What do you need to get in?
Main entry requirements
AAB including Chemistry and one other science subject or Mathematics. Alternative Offer ABB including Chemistry and one other science or Mathematics plus EPQ grade A in a science topic if third A-level is a non-science subject. Chemistry and (Any Science subject or Mathematics).
SH: AAABB and AH: AB in Chemistry and another science subject. Chemistry and (Any Science subject or Mathematics).
AB in Chemistry and another science subject Chemistry and (Any Science subject or Mathematics).
DDD in Science including Distinction in Chemistry units plus A-level grade A in Chemistry.
34 points overall to include 17 points at Higher Level with 6, 5 in any order in Chemistry and one other science subject or Mathematics at Higher Level.
If your qualifications aren’t listed here, you can use our UCAS points guide of 136 and refer to the university’s website for full details of all entry routes and requirements.
% applicants receiving offers68%
Provided by UCAS, this is the percentage of applicants who were offered a place on the course last year. Note that not all applicants receiving offers will take up the place, so this figure is likely to differ from applicants to places.
Tuition fee & financial supportNot available
Maximum annual fee for UK students. NHS-funded, sandwich or part-time course fees may vary.
If you live in:
- Scotland and go to a Scottish university, you won’t pay tuition fees
- Northern Ireland and go to an NI uni, you’ll pay £3,805 in tuition fees
- Wales you’ll pay £3,810 in fees and get a tuition fee grant to cover the rest
Every degree course is different, so it’s important to find one that suits your interests and matches the way you prefer to work – from the modules you’ll be studying to how you’ll be assessed. Top things to look for when comparing courses
Cellular and Molecular Medicine courses are flexible and you can transfer between them as your interests develop. All courses are available as four year degrees with Study in Industry, allowing you to spend your third year on a placement after securing a placement during your second year. Lectures are at the forefront of knowledge about the mechanisms of human disease. Our teaching reflects our research, which aims to translate laboratory discoveries into clinical application. Tutorials in small groups provide opportunities to improve your communication skills, strengthen teamwork and gain confidence in data handling and interpretation. Laboratory sessions underpin learning in the first two years and are integrated with eBiolabs, a dynamic laboratory manual. Through project work you will develop experimental design and problem solving skills. Your academic personal tutor will follow your progress and is available to give you advice and support throughout your time at Bristol. International students who are offered a place on courses within the School of Cellular and Molecular Medicine can apply for an Undergraduate International Scholarship.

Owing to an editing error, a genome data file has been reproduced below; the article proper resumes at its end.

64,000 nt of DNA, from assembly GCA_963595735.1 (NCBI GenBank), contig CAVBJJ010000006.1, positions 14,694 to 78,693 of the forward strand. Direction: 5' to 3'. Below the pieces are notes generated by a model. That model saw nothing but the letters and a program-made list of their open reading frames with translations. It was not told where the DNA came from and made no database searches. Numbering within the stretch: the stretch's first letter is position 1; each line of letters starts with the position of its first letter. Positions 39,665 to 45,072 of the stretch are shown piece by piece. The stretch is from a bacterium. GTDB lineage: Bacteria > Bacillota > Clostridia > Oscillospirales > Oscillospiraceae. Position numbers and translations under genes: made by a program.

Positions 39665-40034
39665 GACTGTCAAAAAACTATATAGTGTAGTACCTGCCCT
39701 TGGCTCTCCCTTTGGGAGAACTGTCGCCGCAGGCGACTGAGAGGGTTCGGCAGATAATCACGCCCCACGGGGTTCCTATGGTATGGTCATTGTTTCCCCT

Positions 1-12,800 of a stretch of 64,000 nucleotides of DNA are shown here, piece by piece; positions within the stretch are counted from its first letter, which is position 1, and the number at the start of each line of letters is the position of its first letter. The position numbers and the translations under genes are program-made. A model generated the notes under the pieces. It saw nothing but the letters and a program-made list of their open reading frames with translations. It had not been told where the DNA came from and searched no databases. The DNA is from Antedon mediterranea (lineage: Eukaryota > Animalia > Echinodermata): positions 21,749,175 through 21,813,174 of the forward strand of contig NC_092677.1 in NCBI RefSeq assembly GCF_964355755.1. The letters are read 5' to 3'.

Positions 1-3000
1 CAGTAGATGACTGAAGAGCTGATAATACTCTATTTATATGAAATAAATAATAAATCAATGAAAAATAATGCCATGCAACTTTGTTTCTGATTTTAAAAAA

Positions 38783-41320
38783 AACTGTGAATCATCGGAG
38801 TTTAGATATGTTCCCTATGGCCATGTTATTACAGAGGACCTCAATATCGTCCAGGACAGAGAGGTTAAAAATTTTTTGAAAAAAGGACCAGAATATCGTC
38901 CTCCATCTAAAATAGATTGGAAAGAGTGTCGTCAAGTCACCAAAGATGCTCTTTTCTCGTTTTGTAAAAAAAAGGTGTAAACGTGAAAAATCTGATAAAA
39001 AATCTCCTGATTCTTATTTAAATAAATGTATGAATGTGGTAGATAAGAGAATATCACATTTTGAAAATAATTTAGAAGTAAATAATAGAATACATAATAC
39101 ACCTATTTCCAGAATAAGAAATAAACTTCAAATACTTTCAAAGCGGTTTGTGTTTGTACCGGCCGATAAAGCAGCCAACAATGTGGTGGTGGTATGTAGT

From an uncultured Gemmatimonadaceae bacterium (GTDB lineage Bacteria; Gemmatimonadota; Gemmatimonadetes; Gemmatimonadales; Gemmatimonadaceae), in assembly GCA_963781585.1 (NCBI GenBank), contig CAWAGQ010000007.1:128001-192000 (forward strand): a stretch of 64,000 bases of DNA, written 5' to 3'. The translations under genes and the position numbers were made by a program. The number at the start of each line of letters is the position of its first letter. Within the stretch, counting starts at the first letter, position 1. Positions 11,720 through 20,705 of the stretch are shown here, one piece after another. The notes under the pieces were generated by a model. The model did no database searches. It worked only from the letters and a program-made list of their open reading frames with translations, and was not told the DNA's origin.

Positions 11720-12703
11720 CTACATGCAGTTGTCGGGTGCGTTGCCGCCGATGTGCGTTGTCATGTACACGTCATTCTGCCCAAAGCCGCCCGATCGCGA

The University of Bristol is world-renowned with a reputation for academic excellence and has a vibrant student community that's passionate about everything from volunteering to hot air ballooning. Come to Bristol to earn a brilliant degree, develop interests and make life-long friends. It's easy to get involved: our students take part in 192 societies and 52 sports clubs.
How you'll spend your time
|Year 1||Year 2||Year 3|
|Lectures / seminars||25%||22%||25%|
- Lectures / seminars
- Independent study
How you'll be assessed
|Year 1||Year 2||Year 3|
- Written exams
- Practical exams
What do the numbers say for
Where there isn’t enough reliable data about this specific course, we’ve shown aggregated data for all courses at this university within the same subject area
What do students think about this subject here?
Here's how satisfied past students were – useful to refer to when you’re narrowing down your options. Our student score makes comparisons easier, showing whether satisfaction is high, medium or low compared to other unis.
Start building a picture of who you could be studying with by taking a look at the profile of people that have studied this subject here in previous years.
UK / Non-UK
Male / Female
Full-time / Part-time
Typical Ucas points
2:1 or above
Most popular subjects students studied before attending
Here's an idea of the academic background of students from previous years, to give you a flavour of the type of people who take this subject.
What are graduates doing after six months?
Here’s what students are up after they graduate from studying this subject here. We’ve analysed the employment rate and salary figures so you can see at a glance whether they’re high, typical or low compared to graduates in this subject from other universities. Remember the numbers are only measured only six months after graduation and can be affected by the economic climate - the outlook may be different when you leave uni. What do graduate employment figures really tell you?